Strip away the City-speak and it's really just an IOU

For those who want a growing level of income and aren't too bothered by capital growth, bond funds may be the answer

We Brits have historically been fans of share dividends and as a result enthusiasts for "equity income funds". These are funds which invest in shares with an eye on capital growth but also the regular distribution of income.

We Brits have historically been fans of share dividends and as a result enthusiasts for "equity income funds". These are funds which invest in shares with an eye on capital growth but also the regular distribution of income.

But in recent years there has been a tendency for companies to reinvest their profits rather than distribute them as dividends, which has meant the equity market has only provided a modest level of income. The FTSE All Share Index currently has a yield of around a measly 2.1 per cent.

Of course, shares still offer strong potential for capital growth. If you want a growing level of income year after year and you aren't too bothered by capital growth, the world of equity income funds is being fast eclipsed by bond funds.

Bonds are in effect "IOUs" issued by companies when they want to borrow money. They are a loan which will be paid back after a pre-determined period of time, during which they pay the bondholders a fixed level of income. Hence bonds are often referred to in City-speak as "fixed income securities".

While the level of income on a bond is fixed, the capital value of the bond may rise or fall as it is traded on the stockmarket. There is a simple rule to remember with bonds: when interest rates rise, bond capital values fall, and vice versa. Funds investing in bonds come in two basic categories: those that invest in low risk bonds issued by financially strong companies, and those that invest in "high yield" bonds.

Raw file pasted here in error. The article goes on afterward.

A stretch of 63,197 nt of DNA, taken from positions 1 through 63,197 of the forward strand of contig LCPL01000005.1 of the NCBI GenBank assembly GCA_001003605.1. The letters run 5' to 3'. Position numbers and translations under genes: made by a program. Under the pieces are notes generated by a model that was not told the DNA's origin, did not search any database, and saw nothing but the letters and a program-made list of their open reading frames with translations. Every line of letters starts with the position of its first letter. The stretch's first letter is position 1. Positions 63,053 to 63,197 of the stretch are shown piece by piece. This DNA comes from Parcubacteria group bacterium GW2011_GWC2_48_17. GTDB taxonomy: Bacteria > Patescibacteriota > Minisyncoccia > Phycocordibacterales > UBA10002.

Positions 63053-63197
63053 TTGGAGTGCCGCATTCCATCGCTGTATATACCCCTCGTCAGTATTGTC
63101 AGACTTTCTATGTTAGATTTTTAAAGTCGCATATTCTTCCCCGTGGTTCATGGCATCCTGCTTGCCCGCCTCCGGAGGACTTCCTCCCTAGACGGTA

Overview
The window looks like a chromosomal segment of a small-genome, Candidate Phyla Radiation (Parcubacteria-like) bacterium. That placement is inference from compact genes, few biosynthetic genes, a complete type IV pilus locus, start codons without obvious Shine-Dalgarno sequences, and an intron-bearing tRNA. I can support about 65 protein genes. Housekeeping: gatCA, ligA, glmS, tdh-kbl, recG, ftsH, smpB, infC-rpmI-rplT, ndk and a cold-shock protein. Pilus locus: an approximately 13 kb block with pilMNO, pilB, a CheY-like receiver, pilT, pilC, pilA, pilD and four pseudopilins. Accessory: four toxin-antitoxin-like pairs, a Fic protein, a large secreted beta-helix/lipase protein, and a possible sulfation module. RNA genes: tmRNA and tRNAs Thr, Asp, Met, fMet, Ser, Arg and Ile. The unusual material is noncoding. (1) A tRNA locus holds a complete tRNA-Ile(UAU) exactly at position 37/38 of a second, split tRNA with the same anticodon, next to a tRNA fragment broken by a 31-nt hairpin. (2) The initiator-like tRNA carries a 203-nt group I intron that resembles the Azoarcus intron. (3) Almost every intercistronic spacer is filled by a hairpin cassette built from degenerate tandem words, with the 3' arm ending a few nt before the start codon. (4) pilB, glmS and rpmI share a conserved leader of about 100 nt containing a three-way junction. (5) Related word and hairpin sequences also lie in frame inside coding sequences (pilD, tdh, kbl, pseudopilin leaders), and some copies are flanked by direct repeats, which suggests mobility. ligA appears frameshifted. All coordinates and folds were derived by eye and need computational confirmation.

The risk with any bond is that the company issuing the bonds "defaults", in other words is unable to pay the loan back at the end of the bond's life. Mainstream bond funds try and minimise this risk by focusing on well established, financially strong companies who receive good credit ratings from independent agencies such as Moody's or Standard & Poor's. The current yields on these funds, after charges, is around 6.5 per cent.

High yield bonds are those issued by companies who do not have strong credit ratings and therefore have a greater risk of default. The good news is that they will have to compensate for this extra risk by offering much higher rates of interest than mainstream "investment grade" bonds. High yield bond funds are currently boasting rates of around 8 per cent. As a general rule when you are looking at bond funds, the higher the level of income, the higher the risk of the portfolio. But be warned. A fund that advertises a higher level of income may also be taking its management charges out of the bond's capital.

This is important. When a bond matures it simply pays back the capital originally raised. Bond fund managers can only grow the capital value of a fund if they engage in some clever buying and selling when bonds slip below the price they'll pay at maturity. The prospects for capital growth are therefore limited. For this reason, it is better if bond funds deduct their annual charges from income rather than the capital lest this is eroded each year. In general, investors should be sceptical of funds that take their annual charges from the capital value of the fund.

Another thing to be wary of is that the income yields blasted over the marketing literature can differ from what you will actually receive. In the past the published yield has often not taken account of the impact of the fund's charges and has usually been the "running yield" rather than the "gross redemption yield". While the running yield is simply the average rate of interest on the portfolio, the gross redemption yield takes account of any likely capital loss built into the portfolio. For instance, if bond prices are currently higher than the value they will mature at you will experience a capital loss: the gross redemption yield takes account of this.

Thankfully, the Association of Unit Trust Investment Funds (AUTIF) has now instituted a code of conduct covering the marketing of bond funds, so that the yields in marketing literature must display the gross redemption yield after charges. This is a long overdue move which should enable investors to more clearly see the return they'll actually receive rather than the notional "running yield" on the underlying portfolio.

The writer is deputy managing director of independent financial advisers BEST Investment. A free copy of its recommendations is available on 020-7321 0600

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